To make speedy local weather predictions, Google hopes to tap machine learning and artificial intelligence. An artificial intelligence system uses satellite images. It is to produce high-resolution and “nearly instantaneous” forecasts, the tech giant explained that in a paper and accompanying blog post with a roughly one-kilometer resolution on average and a latency of only 5-10 minutes. The analysts and research behind it say that “even at these early stages of development,” it outperforms traditional models.
The system takes a physics-free and data-driven approach to weather modeling. It means it learns to approximate atmospheric physics not by incorporating prior knowledge but from examples alone. Underpinning it is a convolutional neural network that takes as input images of patterns of weather and transforms them into new output images.
The Google researcher explained that a convolutional network comprises a layer sequence. In the series, each layer is a set of mathematical operations. For example, in a U-Net, layers are arranged in an encoding phase that decreases the image resolutions passing through them. During the encoding period, a separate decoding phase expands the low-dimensional image representations.
Per a multispectral satellite image, inputs to the U-Net contain one channel. In other words, if there were in an hour 10 satellite images collected, and each of those images was taken at ten wavelengths, the image input would have 100 channels.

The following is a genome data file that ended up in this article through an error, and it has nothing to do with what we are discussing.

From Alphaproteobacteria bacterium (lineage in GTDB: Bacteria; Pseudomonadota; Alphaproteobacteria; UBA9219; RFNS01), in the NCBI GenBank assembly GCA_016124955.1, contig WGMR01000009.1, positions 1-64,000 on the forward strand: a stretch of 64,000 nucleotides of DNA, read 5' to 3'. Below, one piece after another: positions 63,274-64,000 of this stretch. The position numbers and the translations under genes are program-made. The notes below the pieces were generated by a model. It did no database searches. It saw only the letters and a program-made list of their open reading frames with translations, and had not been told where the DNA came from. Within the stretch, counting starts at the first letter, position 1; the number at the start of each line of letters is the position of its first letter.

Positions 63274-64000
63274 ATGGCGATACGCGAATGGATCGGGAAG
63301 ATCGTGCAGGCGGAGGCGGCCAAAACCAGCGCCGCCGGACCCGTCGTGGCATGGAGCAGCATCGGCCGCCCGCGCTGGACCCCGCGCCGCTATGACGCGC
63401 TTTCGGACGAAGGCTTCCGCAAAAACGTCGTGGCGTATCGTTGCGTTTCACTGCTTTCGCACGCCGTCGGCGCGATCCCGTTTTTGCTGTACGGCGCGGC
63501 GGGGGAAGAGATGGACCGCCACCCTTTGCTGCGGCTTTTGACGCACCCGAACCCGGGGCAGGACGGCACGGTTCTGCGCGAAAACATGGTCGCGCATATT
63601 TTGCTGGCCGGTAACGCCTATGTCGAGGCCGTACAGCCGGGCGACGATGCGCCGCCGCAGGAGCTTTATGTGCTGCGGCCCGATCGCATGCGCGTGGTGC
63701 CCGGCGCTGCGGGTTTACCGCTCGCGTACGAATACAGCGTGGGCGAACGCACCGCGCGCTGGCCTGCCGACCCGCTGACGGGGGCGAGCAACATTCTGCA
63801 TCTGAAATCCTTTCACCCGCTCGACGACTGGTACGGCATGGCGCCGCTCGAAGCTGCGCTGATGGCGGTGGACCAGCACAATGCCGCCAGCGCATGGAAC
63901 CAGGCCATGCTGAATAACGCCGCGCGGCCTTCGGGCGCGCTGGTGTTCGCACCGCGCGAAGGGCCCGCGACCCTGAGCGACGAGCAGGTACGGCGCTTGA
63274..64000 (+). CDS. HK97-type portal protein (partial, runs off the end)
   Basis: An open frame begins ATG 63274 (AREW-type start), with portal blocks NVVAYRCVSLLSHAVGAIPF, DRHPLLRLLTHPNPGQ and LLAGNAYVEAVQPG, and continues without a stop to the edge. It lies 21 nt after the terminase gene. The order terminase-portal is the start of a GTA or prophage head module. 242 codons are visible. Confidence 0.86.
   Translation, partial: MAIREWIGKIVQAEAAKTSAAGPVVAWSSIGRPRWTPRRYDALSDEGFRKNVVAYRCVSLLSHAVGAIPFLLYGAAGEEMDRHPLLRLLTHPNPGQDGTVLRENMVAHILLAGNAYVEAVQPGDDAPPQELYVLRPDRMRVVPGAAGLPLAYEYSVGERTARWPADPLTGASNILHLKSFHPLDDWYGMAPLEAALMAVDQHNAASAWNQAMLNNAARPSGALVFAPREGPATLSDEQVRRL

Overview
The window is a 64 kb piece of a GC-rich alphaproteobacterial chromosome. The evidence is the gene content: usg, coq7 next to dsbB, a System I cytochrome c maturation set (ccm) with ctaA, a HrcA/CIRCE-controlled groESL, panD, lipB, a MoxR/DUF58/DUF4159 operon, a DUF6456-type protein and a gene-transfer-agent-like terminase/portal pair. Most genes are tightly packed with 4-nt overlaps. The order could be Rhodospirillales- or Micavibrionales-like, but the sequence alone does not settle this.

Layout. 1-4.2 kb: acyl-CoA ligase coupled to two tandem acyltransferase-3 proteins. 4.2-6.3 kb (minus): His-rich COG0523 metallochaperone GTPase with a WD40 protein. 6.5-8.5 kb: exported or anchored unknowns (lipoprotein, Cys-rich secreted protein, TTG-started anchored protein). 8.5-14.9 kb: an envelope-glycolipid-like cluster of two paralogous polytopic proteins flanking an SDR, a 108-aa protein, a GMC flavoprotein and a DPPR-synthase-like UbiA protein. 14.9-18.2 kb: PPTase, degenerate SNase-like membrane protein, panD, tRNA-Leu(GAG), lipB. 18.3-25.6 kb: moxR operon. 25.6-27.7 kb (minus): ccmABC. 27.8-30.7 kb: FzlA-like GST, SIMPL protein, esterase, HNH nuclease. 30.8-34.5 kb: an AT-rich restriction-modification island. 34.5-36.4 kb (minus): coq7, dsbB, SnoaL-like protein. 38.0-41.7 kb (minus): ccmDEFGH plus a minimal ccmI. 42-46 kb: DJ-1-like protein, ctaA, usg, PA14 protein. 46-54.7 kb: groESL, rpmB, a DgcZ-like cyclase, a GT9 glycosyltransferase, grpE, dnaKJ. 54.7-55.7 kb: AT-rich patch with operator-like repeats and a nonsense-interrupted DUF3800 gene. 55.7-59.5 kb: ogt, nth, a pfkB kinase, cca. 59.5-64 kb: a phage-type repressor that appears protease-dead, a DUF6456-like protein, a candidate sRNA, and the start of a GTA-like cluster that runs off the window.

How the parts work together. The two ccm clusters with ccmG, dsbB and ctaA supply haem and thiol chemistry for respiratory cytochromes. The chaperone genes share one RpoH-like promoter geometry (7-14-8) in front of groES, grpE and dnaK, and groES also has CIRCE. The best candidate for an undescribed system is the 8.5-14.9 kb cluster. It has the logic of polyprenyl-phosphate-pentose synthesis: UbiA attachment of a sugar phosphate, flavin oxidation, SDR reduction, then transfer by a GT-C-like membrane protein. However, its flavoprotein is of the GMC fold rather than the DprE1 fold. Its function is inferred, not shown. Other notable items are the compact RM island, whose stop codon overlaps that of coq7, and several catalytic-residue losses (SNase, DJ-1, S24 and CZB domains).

Artificial Intelligence vs. Three Baselines
The engineering team trained a model. They compared three baselines to model’s performance: An optical flow algorithm which attempted to track moving objects through a sequence of images; persistence model in which each location was assumed to be raining in the future at the same rate it was raining then; and HRRR (the High-Resolution Rapid Refresh) numerical forecast from the Atmospheric and National Oceanic Administration (specifically the 1-hour total accumulated surface prediction).
The quality of their system was generally superior to all three models; the researchers are reporting. Nevertheless, when the prediction horizon reached about 5 to 6 hours, the HRRR began to outperform it. Despite this, researchers not that the High-Resolution Rapid Refresh had a computational latency of 1-3 hours or significantly longer than that of theirs.
The researchers explained that the numerical model in HRRR could make better long predictions, partially because it uses a full 3D physical model. From 2D images, it is harder to observe cloud formation. Also, it’s harder for machine learning methods to learn convective processes. Nevertheless, there is a possibility to combine these two systems; High-Resolution Rapid Refresh for long-term forecasts and machine learning models for rapid predictions. It will most probably produce better results overall, said the researchers.
Applying machine learning directly to 3D observations is the future work of the researchers.
Google is not the only one tapping artificial intelligence to predict the weather and disasters or natural events. IBM launched a new forecasting system developed by The Weather Company last year. It is capable of providing local and “high-precision” forecasting across the globe. The Weather Company is the weather forecasting and information technology company acquired in 2016.
Let’s see how far machine learning goes.